Social engagement

Social Connections and Cognitive Health


Social engagement is associated with better cognitive and mental health. Research indicates that older adults are healthier and they live longer when they are socially engaged. In fact, social connection is believed to be a protective factor against Alzheimer's and other forms of dementia, while social isolation can harm brain health and lead to depressive symptoms, especially among the elderly.

If you have a social network, maintaining and strengthening those connections can help protect your brain.

Engaging with others can protect your brain from the negative effects of social isolation. Whether you engage with family, friends or coworkers, there's brain science that supports the health benefits of social relationships. A protein called Interleukin-6 or IL-6 is produced by various cells throughout your body. It's a part of your immune system that is associated with inflammation. Elevated levels of IL-6 have been found in the brains of people with Alzheimer’s disease. Research suggests a connection between socialization and lower levels of IL-6.

If you have a social network, maintaining and strengthening those connections can help protect your brain. Social connections don’t just apply to peers of your age—a strong relationship with a grandchild, neighbor, or gym instructor can also keep your brain strong.

Strong social connections can also benefit more than just your brain. When you spend time socializing with others, you might feel a boost in your mood or notice you’re sleeping better. Since depression and lack of sleep are both associated with dementia risk, it’s a win-win-win.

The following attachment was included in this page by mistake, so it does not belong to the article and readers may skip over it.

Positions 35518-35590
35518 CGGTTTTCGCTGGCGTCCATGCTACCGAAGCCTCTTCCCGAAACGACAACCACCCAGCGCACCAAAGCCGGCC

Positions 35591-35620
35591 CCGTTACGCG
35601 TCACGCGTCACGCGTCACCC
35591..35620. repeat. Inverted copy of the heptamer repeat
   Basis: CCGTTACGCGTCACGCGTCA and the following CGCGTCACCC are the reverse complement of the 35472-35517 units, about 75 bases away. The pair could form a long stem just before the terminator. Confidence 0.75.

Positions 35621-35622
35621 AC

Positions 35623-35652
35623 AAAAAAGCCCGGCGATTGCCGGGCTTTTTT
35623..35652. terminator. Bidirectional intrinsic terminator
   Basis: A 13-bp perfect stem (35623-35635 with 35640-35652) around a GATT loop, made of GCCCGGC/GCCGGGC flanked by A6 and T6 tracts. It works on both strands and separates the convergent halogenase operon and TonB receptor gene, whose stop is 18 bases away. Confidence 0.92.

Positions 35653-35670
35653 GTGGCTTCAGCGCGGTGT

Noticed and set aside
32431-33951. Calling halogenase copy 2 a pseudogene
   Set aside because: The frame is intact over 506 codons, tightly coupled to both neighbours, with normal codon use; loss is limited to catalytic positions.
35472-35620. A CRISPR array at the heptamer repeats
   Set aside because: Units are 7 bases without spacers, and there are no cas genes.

Many of us have experienced more social isolation recently. The balance between staying safe and staying social is now an ongoing dilemma. But, while it might require a bit of creativity or flexibility, there are still ways to maintain our social connections. A video chat with a loved one or phone call with a friend can keep you and your brain healthier and happier.

References:

  • Friedman, E. M., Hayney, M. S., Love, G. D., Urry, H. L., Rosenkranz, M. A., Davidson, R. J., Singer, B. H., & Ryff, C. D. (2005). Social relationships, sleep quality, and interleukin-6 in aging women. Proceedings of the National Academy of Sciences, 102(51), 18757–18762. https://doi.org/10.1073/pnas.0509281102
  • National Institute on Aging. (2020). Research suggests a positive correlation between social interaction and health. Retrieved from https://www.nia.nih.gov/about/living-long-well-21st-century-strategic-directions-research-aging/research-suggests-positive
  • Uchino, B. N., Trettevik, R., Kent de Grey, R. G., Cronan, S., Hogan, J., & Baucom, B. R. W. (2018). Social support, social integration, and inflammatory cytokines: A meta-analysis. Health Psychology, 37(5), 462–471. https://doi.org/10.1037/hea0000594

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